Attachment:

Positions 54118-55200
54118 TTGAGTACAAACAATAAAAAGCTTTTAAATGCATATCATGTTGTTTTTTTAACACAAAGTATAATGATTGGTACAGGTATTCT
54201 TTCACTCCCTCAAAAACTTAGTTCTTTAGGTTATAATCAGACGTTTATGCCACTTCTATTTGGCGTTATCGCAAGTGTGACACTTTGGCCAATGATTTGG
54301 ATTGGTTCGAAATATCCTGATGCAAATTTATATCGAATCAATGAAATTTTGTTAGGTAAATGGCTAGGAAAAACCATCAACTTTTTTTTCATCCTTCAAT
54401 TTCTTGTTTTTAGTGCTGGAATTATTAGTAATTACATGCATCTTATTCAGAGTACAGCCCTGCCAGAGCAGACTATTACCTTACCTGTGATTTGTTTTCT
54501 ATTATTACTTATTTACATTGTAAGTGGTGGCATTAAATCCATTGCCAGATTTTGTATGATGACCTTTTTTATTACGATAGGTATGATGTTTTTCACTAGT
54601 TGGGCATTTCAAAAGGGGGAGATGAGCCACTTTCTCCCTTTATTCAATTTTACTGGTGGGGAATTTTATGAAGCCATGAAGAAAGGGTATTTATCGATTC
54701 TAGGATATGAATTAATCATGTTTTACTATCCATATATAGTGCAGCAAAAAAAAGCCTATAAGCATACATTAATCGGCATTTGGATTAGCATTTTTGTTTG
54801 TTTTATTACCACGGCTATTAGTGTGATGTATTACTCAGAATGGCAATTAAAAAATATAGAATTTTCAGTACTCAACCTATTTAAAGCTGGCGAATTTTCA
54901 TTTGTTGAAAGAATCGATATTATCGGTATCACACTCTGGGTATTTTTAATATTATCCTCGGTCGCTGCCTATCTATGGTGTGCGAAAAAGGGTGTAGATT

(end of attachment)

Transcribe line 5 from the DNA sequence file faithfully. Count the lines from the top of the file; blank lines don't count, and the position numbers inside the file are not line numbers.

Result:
54401 TTCTTGTTTTTAGTGCTGGAATTATTAGTAATTACATGCATCTTATTCAGAGTACAGCCCTGCCAGAGCAGACTATTACCTTACCTGTGATTTGTTTTCT